In Shenhui's writings and lectures against Shenxiu and the "Northern School", there is no mention of the verse contest between Shenxiu and Hongren, though, which puts the authenticity of the verse contest in doubt. The Platform Sūtra is first attributed to a little known student of Huineng's named Fahai (d.u.), but it was subjected to numerous revisions from the 8th to 13th centuries. Some of the revisionists come from the Oxhead School (Niutouzong 牛頭宗) of Ch'an Buddhism, who attempted to bridge the divide between the Northern and Southern Schools. The Oxhead School was founded by Niutou Farong (594-657), who was reputedly a disciple of Dayi Daoxin (580–651) the Fourth Patriarch of Ch'an. The Oxhead School drew its name from Farong's temple on Oxhead Mountain (Niútóu shān 牛頭山) south of Nanking. The Oxhead School followed a third way, and tried to establish a middle road between the positions the other schools had taken while the Northern-Southern School controversy was at its height. It aligned with the Southern School in its insistence that meditative practice be connected to the realization of perfect wisdom, but, like the Northern School, did not call for the abandonment of all other practices and Buddhist scriptures in place of an exclusive reliance on meditation. The Oxhead school appears to have died out after eight generations, and its last recorded patriarch is Ching-shan Tao-ch'in (714–792).

Buddhist scholar John McRae points out that the verses attributed to Shenxiu and Huineng respectively were likely meant to accompany one another and elucidate two sides of one practice. Additionally, Shenxiu's verse does not explicitly advocate gradualism so much as the necessity for constant practice. It is evident that in his lifetime, Shenxiu was a more renowned teacher than the unknown Huineng, who became famous in following years through the Platform Sūtra and other later works.

Shenxiu was well educated and he studied the Buddhist sutras (scriptures) diligently. He never rejected textual and scriptural study. In addition to expounding on the Laṇkāvatāra Sūtra, Shenxiu wrote a lengthy commentary on the Avatar ṃ sokka Sūtra. The later prevalent Ch'an tradition of calling itself a 'special transmission outside of words and letters' was lacking in Shenxiu's eyes.

Shenxiu re-explained the sutras as metaphors of "skilful means" (Sanskrit: upāya उपाय ; fangbian 方便) for "contemplation of the mind," (kan xin 看心) urging the achievement of Buddhahood in everyday activities. Seen through this lens, a daily activity like taking a bath was a religious act in which soap used to cleanse away dirt "is actually the ability of discrimination by which one can ferret out the sources of evil within oneself." Cleaning one's mouth with a toothpick is "nothing less than the Truth by which one puts an end to false speech." Religious exercises like burning incense were viewed as "the unconditioned Dharma, which 'perfumes' the tainted and evil karma of ignorance and cause it to disappear."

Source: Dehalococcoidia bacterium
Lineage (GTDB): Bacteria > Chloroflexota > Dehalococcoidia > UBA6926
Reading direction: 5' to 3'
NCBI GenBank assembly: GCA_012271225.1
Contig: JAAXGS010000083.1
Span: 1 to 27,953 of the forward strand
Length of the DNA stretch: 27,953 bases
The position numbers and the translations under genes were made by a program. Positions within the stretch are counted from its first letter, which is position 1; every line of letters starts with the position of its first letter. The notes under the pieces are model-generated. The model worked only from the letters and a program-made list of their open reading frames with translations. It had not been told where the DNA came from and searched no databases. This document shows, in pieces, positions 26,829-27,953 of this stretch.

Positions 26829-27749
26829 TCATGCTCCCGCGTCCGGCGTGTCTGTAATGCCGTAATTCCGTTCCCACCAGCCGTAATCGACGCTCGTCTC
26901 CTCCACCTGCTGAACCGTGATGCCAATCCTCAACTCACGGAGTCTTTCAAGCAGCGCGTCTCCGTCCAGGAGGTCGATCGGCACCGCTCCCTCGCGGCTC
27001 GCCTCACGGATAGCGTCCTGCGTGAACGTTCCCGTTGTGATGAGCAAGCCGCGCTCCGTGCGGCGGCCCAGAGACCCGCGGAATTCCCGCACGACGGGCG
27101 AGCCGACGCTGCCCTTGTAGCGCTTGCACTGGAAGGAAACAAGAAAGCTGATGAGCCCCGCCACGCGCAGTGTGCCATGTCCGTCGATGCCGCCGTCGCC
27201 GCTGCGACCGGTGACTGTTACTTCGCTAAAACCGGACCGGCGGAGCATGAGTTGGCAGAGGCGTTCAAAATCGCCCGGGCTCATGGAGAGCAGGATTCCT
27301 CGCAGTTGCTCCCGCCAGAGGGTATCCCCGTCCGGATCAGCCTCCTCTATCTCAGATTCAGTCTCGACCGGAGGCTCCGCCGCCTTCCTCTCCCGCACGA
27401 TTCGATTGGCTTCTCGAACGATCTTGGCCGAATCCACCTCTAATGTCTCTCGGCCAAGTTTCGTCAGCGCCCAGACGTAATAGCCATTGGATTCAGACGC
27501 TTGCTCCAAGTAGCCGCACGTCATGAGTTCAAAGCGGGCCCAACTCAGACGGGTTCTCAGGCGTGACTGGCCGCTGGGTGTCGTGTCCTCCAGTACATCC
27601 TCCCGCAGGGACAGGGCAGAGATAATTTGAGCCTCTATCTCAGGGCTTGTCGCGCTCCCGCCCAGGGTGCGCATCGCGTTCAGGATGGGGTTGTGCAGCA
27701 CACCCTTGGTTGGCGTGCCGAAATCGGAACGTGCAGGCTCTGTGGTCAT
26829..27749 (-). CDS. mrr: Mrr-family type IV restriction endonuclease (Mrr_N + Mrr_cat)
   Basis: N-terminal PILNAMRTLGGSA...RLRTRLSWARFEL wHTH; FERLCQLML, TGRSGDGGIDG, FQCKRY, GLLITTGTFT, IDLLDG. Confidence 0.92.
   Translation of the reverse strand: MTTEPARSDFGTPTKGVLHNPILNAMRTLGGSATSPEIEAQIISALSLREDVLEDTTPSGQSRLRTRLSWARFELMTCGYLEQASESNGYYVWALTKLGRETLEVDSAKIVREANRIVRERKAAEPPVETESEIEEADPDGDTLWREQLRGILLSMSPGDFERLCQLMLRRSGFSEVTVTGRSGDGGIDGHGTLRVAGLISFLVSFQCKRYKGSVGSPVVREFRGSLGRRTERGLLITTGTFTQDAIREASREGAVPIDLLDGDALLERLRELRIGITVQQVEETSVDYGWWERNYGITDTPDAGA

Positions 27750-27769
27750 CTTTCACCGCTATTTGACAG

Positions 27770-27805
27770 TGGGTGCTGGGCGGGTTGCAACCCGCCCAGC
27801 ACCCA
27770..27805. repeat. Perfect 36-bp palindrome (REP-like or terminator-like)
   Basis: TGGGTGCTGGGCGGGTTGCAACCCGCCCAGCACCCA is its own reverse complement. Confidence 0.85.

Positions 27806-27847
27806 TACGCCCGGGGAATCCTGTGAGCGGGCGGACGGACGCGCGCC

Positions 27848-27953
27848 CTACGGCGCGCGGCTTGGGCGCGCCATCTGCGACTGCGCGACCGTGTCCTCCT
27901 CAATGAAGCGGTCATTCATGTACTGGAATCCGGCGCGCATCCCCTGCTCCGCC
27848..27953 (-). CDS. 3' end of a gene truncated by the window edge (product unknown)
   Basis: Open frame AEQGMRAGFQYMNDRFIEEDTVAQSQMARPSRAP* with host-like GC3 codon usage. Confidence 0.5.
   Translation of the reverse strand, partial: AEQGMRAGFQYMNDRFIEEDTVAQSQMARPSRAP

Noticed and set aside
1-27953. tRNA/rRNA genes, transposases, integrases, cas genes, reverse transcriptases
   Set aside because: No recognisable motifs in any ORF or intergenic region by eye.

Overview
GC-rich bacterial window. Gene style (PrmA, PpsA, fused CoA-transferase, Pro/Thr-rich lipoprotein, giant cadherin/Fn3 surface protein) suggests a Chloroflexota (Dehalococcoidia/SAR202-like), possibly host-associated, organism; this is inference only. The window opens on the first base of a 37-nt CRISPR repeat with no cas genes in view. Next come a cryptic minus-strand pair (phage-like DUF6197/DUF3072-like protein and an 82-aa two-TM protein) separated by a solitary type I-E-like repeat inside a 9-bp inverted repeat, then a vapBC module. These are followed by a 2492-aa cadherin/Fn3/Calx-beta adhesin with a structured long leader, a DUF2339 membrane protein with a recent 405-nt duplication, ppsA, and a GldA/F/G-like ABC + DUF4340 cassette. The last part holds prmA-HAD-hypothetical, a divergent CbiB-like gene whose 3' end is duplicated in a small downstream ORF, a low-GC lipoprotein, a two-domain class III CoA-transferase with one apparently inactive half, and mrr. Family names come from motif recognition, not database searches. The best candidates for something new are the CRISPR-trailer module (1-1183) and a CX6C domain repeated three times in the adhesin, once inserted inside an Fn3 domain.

In regard to dhyāna (meditation), Shenxiu held that the student should cultivate the inherent ability of the mind "to illuminate and understand all things" and to see the emptiness of all things. He explained that there is a great stillness and tranquility in all things. A "Northern School" text condensed as the Five Skillful Means (Wu Fangbian 五方便) says: "in purity there is not a single thing…Peaceful and vast without limit, its untaintedness is the path of bodhi (बोधि). The mind serene and enlightenment distinct, the body’s serenity is the bodhi tree."

Even though Shenxiu and his falsely labeled "East Mountain" School were attacked as teaching a gradualist approach toward reaching enlightenment, the Treatise on the Contemplation of the Mind (Guanxin Lun 觀心論), a Northern text credited to Shenxiu clearly says: "It does not take long to witness this (i.e., to realize sagehood); enlightenment is in the instant. Why worry about your white hair (i.e., about your age)?" Shenhui labeled Shenxiu's encouragements to constant practice as being "gradualist" (a charge which could be applied to the whole Dongshan tradition of the Fourth and Fifth Patriarchs as well).

Shenxiu never claimed to be the only legitimate successor to Hongren, but the fact that he was named by Hongren as his successor and had been given the role of Imperial Preceptor (teacher) gave him legitimacy. Shenxiu's teachings were widely accepted and esteemed during his lifetime. Shenxiu was an accomplished and well-rounded Buddhist monk and scholar who practiced meditation and study and was open to learning from a variety of sources. Modern scholarship draws attention to his influence from T'ien-t'ai and Hua-yen Buddhist thought. Shenxiu's teachings are not so easily labeled as "gradualist." Shenxiu and his disciples advocated approaches from both gradual and sudden, depending on the abilities and experience of the student.

Yuquan Shenxiu 2

The Platform Sūtra itself records Shenxiu saying to an assembly:

The dharma is originally a single school; it is people who think 'north' and
'south.' The dharma is of one kind; but the understanding of it may be 'direct' or
'gradual.' So why the terms 'direct' and 'gradual'? Dharma itself is neither
'direct' nor 'gradual.' Rather it is people who are sharp or dull. Hence the terms 'direct' and 'gradual.'

The influence of Shenxiu's teachings on following Ch'an doctrine and practices has been clouded by the vilification of Shenxiu by Shenhui some thirty years after Shenxiu's death. But present day scholarship has begun to recover a more balanced view of Shenxiu.

The tradition of Ch'an Buddhism and Shaolin martial arts are continued in martial arts classes for men, women, and children offered by the Michigan Shaolin Wugong Temple.